Earlier, Mr Obama visited the site of the 1998 US embassy bombing, now a small memorial garden at the heart of the business district. Al-Qaeda launched twin attacks in Nairobi and Dar-es-Salaam, killing more than 220.

It is not without irony that the President will address the Kenyan nation today from the same football stadium where thousands of Somalis were rounded up last year in a counterterror operation and held for up to three weeks in what human rights groups decried as a deeply misguided effort.

The growing frequency – and potency – of attacks by al-Shabaab on Kenyan soil have thrown an increasingly harsh spotlight on Kenya’s security forces, accused in a police watchdog report last year of apparent incompetence and cowardice.

Mr Obama said that this visit was “personal” for him. He also spoke of the dinner he had shared with relatives and the fact that he had not met some of them before. “There were lengthy explanations in some cases of the connections… Mostly we were just catching up.” He said he would return to Kenya after his presidency finished.

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Kenya has been able to celebrate progress of its regional economic powerhouse, but it is still struggling to shake off a legacy of corruption, inequality and ethnic violence (Getty)

Some Kenyans, wanting to commemorate his visit, went as far as naming their newborns after Mr Obama – or, in one case, after the presidential jet. Lucy Akinyi Okoth, a new mother at a Kisumu hospital, told AFP: “I have decided to call my baby AirForceOne Barack Obama so that we can all remember Obama’s visit to Kenya because it is a huge blessing.”

With the hype has also come a weight of expectation on Mr Obama, seen increasingly as the one person who can press the government on issues such as the harassment of civil rights groups, slippage on human rights and a crackdown on the freedom of the media. When he visited Kenya as a senator in 2006, he identified corruption and tribalism as the two main issues bedevilling the nation, a criticism that did little to endear him to his official hosts.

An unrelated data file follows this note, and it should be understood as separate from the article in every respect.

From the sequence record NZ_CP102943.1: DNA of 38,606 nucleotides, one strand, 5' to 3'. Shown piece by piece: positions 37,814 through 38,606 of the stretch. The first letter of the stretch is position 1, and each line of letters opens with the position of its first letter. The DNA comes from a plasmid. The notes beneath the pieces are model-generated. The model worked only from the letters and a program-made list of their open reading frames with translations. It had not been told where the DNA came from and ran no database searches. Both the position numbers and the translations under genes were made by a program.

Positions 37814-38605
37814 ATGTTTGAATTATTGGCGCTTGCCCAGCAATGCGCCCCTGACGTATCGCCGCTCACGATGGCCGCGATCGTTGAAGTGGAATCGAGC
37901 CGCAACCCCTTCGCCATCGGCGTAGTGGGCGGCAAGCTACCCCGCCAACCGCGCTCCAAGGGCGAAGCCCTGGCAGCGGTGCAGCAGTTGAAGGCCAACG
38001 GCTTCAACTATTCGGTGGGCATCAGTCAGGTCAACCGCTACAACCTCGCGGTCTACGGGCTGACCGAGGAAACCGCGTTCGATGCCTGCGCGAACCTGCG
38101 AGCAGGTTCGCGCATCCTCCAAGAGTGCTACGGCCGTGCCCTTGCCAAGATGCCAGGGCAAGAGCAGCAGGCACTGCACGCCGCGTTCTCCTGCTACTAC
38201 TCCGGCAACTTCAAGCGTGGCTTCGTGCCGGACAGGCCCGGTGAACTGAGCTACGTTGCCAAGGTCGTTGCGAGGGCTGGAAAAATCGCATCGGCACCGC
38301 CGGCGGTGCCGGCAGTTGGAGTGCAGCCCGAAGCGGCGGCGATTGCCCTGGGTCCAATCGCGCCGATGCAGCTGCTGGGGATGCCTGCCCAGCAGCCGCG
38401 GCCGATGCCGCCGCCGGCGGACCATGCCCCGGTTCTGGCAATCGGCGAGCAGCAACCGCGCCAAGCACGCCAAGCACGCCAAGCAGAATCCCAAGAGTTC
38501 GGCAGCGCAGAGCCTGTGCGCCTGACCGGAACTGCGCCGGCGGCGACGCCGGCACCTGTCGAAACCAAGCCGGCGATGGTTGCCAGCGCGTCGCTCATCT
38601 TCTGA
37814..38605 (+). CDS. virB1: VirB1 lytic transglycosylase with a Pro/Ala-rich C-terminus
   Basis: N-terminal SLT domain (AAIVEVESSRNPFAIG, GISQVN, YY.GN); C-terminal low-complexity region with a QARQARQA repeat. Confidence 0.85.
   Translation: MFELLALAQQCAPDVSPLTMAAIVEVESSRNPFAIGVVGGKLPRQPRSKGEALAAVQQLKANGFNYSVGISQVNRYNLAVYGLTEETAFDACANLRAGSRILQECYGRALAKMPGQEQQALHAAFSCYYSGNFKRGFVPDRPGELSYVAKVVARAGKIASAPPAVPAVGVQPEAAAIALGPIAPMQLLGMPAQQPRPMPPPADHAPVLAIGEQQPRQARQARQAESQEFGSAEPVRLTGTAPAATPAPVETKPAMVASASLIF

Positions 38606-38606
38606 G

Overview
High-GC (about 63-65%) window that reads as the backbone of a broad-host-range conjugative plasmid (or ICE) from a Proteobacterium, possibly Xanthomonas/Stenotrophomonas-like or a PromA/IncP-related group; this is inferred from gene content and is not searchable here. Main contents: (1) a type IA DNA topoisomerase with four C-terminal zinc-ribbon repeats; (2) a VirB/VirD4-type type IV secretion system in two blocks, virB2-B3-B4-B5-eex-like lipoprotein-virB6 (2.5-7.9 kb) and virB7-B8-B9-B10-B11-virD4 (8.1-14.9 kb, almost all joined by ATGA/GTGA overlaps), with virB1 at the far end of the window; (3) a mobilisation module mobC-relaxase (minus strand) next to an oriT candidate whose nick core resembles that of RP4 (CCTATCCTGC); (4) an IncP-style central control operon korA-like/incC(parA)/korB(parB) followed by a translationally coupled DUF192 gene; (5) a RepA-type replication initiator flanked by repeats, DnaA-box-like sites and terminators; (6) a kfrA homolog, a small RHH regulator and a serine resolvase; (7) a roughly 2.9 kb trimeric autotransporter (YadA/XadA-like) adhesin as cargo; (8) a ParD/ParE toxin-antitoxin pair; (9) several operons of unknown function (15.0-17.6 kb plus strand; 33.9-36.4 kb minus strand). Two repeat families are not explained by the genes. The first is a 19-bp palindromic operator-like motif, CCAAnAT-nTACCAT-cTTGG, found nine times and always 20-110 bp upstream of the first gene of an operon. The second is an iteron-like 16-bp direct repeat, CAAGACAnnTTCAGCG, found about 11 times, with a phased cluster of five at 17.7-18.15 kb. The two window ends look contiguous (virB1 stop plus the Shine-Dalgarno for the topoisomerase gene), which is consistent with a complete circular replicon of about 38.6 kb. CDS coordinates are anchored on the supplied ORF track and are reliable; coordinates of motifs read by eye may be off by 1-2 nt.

Relations between the two leaders have been frosty since the then Assistant Secretary of State Johnnie Carson warned Kenyans ahead of the 2013 elections that “choices have consequences”, interpreted by some as a threat not to vote for Mr Kenyatta because of the ICC indictment. It would set the tone for US-Kenyan relations.

In the violence that followed Mwai Kibaki’s disputed victory in the 2007 elections, more than 1,000 people died and thousands more were forced to flee their homes. Mr Kenyatta, accused of being partly responsible for orchestrating that violence, was widely seen by his critics as seeking impunity from prosecution when he stood for election in 2013 – something he denied – before the case was dropped.

With relations tense, Mr Obama bypassed Kenya in a tour of East Africa in 2013, and Mr Kenyatta has instead turned to China, which has made huge inroads into Africa as a part of a strategic vision to tap the continent’s natural resources.

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Crowds gather to watch the motorcade in Nairobi (AFP/Getty)

As such, observers say that global relations are shifting to represent new realities, calling for a more investor-driven approach, a departure from the days when the West could hector African countries.

Early on Saturday Mr Obama spoke at the Global Entrepreneurship Summit, announcing more than $1bn (£640m) of new commitments from the US government, banks, foundations and philanthropists.

Half of the money will go to support women and young people, who Mr Obama said faced bigger obstacles when trying to start businesses. “If half of your team is not playing, you’ve got a problem,” Mr Obama said, referring to women being excluded from the formal economy.

Mr Obama told the summit that Africa was “on the move” – something that many Kenyans feel this visit proves.

William Bellamy, a former US ambassador to Kenya, said: “There is a mood of confidence and self-assurance in Africa that did not exist 10 years ago, including Kenya. They feel that they have options.”